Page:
The financial markets have continued their upswing in the last quarter, with equity markets now up double digits this year and more than +20% from their low. This has led many to conclude that the bear market is officially over. While the resolution of several headwinds cleared the way for this rally, fundamentals in the form of growth and earnings will need to continue improving to drive further gains.
The markets faced three significant risks in the first half of the year that have now mostly been resolved. First, fears of a banking sector crisis caused a sharp market selloff, but swift action of regulators staved off a broader contagion from developing. Second, the debt ceiling loomed large with a high-stakes game of political brinksmanship risking a government default. However, negotiators successfully reached a deal in time to avoid a crisis. Lastly, fears of a recession due to higher interest rates have weighed on sentiment, but a moderation of inflation in recent months has allowed the Federal Reserve to significantly slow their rate hikes. Collectively, these developments removed a cloud of uncertainty hanging over the market and compelled buyers that were sidelined to jump into the market.
Fundamentally, the economy has continued to grow as well. GDP growth has slowed to a 2.0% annualized rate, but is still positive despite longstanding fears of recession. Likewise, the job market remains resilient, with the economy adding over 200,000 jobs in June and the unemployment rate still at a low 3.6%. This can be considered a “goldilocks” zone of healthy job growth but without so much wage pressure that it creates runaway inflation. These figures are broadly consistent with a healthier growth profile than we had previously coming out the pandemic, where the economy was essentially bursting at the seams.
This moderation has likewise brought inflation down to just 3-4% annualized, less than half the rate of a year ago. In turn, this has created headroom for the Fed to slow the pace of rate hikes as well as to signal their anticipated end to the hiking cycle. This clarity has been warmly welcomed by the market given how important interest rates are to pricing all financial assets. It’s also given renewed life to the possibility of a “soft landing” for the economy, where the typical recession is averted. While the market has not written off the possibility of a recession, it certainly believes that it will be a very mild one if it occurs.
As we enter the 3rd quarter, the market will grapple with a new set of uncertainties, although now more defined by a game of expectations than anything else. For one, while inflation is declining, much of this has been due to the normalization of commodity and food prices that were driven up in the pandemic period. So called “core” inflation rates, which are driven more by wages than typical supply and demand, are not coming down as quickly as the Fed would like. For this reason, they are leaving the door open to more rate hikes than currently signaled, which would likely catch the market off-guard.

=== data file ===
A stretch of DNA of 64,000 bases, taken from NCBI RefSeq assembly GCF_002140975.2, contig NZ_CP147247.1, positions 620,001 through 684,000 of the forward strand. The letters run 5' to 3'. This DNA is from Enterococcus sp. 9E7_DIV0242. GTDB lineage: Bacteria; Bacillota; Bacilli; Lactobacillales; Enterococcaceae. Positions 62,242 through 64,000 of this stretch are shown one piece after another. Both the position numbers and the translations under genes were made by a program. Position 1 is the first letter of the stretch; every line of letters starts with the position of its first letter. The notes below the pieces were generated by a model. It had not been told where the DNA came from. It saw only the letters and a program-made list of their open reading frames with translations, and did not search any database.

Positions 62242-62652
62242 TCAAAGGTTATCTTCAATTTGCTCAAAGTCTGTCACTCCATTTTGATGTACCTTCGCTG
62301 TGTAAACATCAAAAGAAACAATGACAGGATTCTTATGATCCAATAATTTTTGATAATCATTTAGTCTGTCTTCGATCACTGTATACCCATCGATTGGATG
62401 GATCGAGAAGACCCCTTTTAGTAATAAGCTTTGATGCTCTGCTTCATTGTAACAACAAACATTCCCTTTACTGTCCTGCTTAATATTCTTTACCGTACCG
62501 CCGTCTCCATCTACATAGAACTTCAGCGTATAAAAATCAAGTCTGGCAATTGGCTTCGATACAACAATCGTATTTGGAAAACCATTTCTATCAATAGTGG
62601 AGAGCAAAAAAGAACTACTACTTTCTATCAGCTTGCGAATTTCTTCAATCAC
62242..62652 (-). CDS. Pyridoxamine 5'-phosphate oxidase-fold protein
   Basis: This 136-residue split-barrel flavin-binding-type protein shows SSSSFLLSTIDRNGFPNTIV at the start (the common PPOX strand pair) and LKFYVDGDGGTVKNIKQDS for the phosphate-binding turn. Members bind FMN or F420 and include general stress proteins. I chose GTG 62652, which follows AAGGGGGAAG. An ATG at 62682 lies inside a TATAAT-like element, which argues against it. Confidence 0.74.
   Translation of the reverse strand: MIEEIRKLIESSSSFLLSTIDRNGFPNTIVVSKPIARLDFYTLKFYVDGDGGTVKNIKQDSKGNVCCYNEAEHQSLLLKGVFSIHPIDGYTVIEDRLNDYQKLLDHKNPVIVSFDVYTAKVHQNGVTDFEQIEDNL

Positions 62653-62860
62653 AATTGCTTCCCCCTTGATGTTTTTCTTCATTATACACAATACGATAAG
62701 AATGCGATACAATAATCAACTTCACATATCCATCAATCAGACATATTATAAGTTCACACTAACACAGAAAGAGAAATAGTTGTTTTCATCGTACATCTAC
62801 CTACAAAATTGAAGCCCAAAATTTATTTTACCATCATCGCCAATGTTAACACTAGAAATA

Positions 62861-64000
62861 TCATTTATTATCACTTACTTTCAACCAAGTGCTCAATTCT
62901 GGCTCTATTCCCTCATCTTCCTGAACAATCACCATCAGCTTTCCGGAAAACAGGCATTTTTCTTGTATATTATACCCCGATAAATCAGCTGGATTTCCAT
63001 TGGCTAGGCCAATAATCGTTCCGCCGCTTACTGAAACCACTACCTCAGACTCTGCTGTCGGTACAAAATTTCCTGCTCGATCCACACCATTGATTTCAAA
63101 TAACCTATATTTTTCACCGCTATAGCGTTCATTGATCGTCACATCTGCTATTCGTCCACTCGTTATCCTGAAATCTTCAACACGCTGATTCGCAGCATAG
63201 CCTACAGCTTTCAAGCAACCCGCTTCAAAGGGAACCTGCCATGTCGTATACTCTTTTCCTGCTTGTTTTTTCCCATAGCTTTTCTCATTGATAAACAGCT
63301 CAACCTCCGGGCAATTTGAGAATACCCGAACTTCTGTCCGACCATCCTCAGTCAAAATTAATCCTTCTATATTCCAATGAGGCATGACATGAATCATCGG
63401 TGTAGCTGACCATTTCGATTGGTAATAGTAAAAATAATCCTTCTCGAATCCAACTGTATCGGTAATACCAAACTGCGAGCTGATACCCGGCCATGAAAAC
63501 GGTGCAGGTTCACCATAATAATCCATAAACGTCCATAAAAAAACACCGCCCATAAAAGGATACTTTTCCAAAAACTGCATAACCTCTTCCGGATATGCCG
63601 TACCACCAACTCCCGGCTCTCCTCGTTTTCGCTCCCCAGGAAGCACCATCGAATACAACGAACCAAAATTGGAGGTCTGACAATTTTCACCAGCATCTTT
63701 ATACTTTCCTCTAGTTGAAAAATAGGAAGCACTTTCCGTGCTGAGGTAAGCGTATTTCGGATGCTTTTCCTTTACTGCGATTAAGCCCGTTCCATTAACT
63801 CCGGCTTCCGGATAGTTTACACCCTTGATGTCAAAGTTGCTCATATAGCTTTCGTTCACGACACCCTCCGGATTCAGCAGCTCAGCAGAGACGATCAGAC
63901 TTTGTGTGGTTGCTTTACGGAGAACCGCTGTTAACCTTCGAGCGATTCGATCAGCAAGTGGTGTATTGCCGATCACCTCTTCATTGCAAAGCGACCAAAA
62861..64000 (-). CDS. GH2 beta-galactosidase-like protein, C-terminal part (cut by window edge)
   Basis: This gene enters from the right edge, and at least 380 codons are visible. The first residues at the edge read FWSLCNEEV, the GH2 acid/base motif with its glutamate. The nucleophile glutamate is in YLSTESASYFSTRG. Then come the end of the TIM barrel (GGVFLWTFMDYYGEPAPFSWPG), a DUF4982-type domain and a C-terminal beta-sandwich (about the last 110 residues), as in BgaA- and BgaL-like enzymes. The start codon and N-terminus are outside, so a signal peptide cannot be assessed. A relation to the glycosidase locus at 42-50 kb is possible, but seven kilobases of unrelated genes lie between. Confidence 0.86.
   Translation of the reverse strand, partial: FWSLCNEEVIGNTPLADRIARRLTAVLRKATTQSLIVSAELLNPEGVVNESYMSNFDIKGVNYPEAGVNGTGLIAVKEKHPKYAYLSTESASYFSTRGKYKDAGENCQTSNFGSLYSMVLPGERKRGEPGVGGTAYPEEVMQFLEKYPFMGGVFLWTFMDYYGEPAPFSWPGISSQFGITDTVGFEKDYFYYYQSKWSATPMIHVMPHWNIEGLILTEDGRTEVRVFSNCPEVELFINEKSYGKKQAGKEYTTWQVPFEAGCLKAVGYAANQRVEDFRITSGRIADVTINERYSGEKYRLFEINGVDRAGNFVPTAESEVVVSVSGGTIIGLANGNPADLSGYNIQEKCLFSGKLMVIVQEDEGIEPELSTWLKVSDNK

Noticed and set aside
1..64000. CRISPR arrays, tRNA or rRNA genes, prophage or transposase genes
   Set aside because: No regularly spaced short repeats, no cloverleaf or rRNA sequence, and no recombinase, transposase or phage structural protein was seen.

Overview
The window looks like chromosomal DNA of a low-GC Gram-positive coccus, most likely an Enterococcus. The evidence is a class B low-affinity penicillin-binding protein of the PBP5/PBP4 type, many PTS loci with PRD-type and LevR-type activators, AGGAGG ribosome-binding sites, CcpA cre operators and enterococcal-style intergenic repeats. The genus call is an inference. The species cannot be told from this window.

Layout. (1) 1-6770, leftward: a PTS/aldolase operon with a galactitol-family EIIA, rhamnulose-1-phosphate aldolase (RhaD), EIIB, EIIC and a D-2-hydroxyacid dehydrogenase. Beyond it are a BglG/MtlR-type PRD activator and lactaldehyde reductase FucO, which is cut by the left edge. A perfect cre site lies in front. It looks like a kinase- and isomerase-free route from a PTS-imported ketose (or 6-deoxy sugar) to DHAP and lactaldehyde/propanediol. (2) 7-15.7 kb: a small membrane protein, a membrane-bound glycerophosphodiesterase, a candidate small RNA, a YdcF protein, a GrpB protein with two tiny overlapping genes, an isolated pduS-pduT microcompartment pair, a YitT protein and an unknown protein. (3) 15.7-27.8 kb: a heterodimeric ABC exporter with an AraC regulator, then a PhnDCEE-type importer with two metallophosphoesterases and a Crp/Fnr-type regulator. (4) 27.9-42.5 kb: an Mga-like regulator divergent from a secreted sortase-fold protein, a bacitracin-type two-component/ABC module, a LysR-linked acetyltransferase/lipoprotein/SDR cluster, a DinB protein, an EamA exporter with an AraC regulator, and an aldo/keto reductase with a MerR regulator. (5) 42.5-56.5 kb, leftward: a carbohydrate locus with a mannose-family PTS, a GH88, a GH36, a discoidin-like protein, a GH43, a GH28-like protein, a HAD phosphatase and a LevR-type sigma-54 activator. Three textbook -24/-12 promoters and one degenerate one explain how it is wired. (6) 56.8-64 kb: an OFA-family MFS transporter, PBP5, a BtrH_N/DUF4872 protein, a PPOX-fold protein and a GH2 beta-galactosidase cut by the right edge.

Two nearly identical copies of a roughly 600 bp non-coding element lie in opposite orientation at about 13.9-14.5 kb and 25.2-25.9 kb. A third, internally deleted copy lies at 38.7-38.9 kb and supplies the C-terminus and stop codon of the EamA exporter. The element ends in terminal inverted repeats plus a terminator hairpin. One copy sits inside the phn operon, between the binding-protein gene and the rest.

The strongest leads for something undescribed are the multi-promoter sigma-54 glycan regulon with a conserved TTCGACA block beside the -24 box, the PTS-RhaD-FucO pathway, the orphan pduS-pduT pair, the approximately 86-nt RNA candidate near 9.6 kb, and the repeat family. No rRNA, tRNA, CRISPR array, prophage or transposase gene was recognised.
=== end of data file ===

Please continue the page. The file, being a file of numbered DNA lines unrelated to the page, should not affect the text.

Secondly, earnings will need to improve after a lackluster period that has seen nominal profits decline on a year-over-year basis due to slowing growth and margin compression. Markets have largely looked through this due to improved macro factors, but bottom-line figures will need to confirm the worst is behind us. Some supporting factors for this are that analyst revisions have essentially bottomed out, which tends to suggest the bar is quite low for the upcoming earnings season. Margins should also get some help due to the improving cost environment.
Lastly, market gains year to date have been extraordinarily concentrated, with roughly 90% of the S&P 500’s return coming from just 10 stocks. Besides macro factors, these mostly large-cap technology names have benefited from an anticipated “AI boom” that boosted expectations they can grow profits as companies adopt these new technologies. Time will tell if this hype is warranted, but something we will be critically watching for coming out of the next earnings season is whether the rally can extend its breadth to more sectors and stocks than just a few key names. The more stocks that take out their 52-week highs, the more firmly planted the rally will be.
We will continue to monitor these changing factors and remain vigilant for opportunities to add value in portfolios. We welcome your questions or comments and wish you and your families well. Thank you for watching.